Because of this we should go back to the Old Testament and look for Him all over the place. We should be looking for the many ways the Old Testament points us to God’s Son and His suffering and death and resurrection. The Old Testament prophesies that He would be born, that He would be without sin, and that He alone would secure salvation for sinners. The New Testament gives the actual details of it. It is all in the person of this man who was born of the Virgin and who made His way to the Garden of Gethsemane where His suffering and death would begin to unfold.

The authors of the New Testament, the apostles, were inspired by the Holy Spirit, as were the authors of the Old Testament, the prophets. Jesus Himself, well, He is Himself the Author of His Holy Word. And He Himself knew that all Scriptures were centered in Him, and particularly, in His suffering, death, and resurrection. Peter could not prevent it, even if he tried. And, well, he did try. But Jesus put a quick end to that sort of foolishness. He came to go to the cross, as was prophesied in the Scriptures. Jesus fulfilled those Scriptures. But how then should the Scriptures be fulfilled, that it must be so?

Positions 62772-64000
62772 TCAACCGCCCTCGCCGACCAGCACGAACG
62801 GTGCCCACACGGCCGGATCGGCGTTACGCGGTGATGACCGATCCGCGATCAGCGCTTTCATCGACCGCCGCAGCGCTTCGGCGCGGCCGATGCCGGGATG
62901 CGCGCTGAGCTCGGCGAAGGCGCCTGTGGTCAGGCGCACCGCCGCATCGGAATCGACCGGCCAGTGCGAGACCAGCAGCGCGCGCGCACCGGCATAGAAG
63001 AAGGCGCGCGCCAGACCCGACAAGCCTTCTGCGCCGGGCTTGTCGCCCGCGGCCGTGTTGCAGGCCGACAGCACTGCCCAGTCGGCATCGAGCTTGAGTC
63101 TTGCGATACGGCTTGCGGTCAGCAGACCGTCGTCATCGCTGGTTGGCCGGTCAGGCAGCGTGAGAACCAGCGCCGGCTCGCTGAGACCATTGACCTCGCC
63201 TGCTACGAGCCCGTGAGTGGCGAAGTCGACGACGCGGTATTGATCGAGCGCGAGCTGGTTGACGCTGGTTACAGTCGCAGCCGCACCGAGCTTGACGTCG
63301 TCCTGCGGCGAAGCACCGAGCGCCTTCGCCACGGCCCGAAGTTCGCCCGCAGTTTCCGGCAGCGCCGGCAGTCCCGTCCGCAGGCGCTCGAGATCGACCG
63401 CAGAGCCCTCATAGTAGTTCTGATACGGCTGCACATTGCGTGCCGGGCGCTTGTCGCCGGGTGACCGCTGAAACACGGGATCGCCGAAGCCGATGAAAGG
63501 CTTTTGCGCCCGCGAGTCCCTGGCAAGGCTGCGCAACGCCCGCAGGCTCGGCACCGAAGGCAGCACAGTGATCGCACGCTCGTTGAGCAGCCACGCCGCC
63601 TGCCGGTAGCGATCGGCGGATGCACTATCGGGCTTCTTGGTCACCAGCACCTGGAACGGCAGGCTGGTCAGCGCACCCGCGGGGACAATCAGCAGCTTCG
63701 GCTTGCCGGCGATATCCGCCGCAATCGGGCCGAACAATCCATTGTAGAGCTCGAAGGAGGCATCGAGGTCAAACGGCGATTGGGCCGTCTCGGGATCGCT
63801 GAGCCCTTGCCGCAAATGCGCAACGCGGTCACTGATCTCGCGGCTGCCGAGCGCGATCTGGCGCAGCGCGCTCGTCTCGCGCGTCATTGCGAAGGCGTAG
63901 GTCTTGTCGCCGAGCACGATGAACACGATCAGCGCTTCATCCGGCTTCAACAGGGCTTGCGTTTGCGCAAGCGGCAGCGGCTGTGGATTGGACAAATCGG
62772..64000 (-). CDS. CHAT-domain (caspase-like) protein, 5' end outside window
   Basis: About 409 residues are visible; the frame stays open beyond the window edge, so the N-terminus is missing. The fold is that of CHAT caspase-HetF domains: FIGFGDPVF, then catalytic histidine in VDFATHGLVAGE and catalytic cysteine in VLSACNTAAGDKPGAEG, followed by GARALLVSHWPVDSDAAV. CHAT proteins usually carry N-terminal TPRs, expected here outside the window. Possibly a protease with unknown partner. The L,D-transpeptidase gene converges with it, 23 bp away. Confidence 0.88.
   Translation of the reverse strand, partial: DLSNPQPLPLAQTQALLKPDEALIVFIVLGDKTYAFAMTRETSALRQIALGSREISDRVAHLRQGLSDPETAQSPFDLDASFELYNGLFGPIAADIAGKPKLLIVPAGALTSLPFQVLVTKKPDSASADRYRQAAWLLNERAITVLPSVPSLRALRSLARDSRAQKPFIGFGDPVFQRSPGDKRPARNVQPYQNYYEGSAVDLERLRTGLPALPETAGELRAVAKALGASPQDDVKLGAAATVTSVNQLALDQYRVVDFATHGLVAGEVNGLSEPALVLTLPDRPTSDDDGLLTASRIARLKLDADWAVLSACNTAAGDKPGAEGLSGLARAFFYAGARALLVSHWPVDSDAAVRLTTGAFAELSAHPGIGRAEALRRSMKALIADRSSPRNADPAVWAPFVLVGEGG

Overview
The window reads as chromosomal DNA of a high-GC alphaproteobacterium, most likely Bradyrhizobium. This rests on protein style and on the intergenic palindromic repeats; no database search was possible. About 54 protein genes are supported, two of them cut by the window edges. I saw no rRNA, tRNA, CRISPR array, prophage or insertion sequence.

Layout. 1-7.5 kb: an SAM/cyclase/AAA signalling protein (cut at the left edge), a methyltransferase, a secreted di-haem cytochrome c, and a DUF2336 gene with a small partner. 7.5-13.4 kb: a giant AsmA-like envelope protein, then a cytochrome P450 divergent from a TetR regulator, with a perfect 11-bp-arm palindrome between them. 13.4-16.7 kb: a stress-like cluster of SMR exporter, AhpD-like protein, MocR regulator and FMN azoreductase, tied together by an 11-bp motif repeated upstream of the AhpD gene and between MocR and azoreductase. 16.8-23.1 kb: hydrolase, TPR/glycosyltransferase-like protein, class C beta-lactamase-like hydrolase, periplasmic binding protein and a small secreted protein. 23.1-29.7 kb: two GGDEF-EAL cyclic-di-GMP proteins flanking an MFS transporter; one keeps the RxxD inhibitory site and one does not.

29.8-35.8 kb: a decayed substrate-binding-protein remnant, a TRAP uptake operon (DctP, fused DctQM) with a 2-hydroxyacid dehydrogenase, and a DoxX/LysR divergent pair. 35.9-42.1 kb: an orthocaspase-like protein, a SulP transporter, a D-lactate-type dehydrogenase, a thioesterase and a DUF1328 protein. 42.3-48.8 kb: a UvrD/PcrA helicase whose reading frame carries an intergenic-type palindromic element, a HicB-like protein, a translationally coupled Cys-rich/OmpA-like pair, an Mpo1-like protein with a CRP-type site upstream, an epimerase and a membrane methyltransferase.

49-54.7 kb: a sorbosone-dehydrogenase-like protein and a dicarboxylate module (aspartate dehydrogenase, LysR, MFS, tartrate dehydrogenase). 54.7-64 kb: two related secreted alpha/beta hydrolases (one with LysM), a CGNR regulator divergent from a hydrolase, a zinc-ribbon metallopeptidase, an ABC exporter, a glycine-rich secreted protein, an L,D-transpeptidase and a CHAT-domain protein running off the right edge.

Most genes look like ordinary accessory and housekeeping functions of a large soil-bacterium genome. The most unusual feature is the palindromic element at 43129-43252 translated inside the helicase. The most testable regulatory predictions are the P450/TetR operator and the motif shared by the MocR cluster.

And what do we learn from this? That we aren’t just learning information, or history, or other good, important things. We are being shown who God is in the person of Jesus and His salvation of us in His Son’s suffering, death, and resurrection. Amen.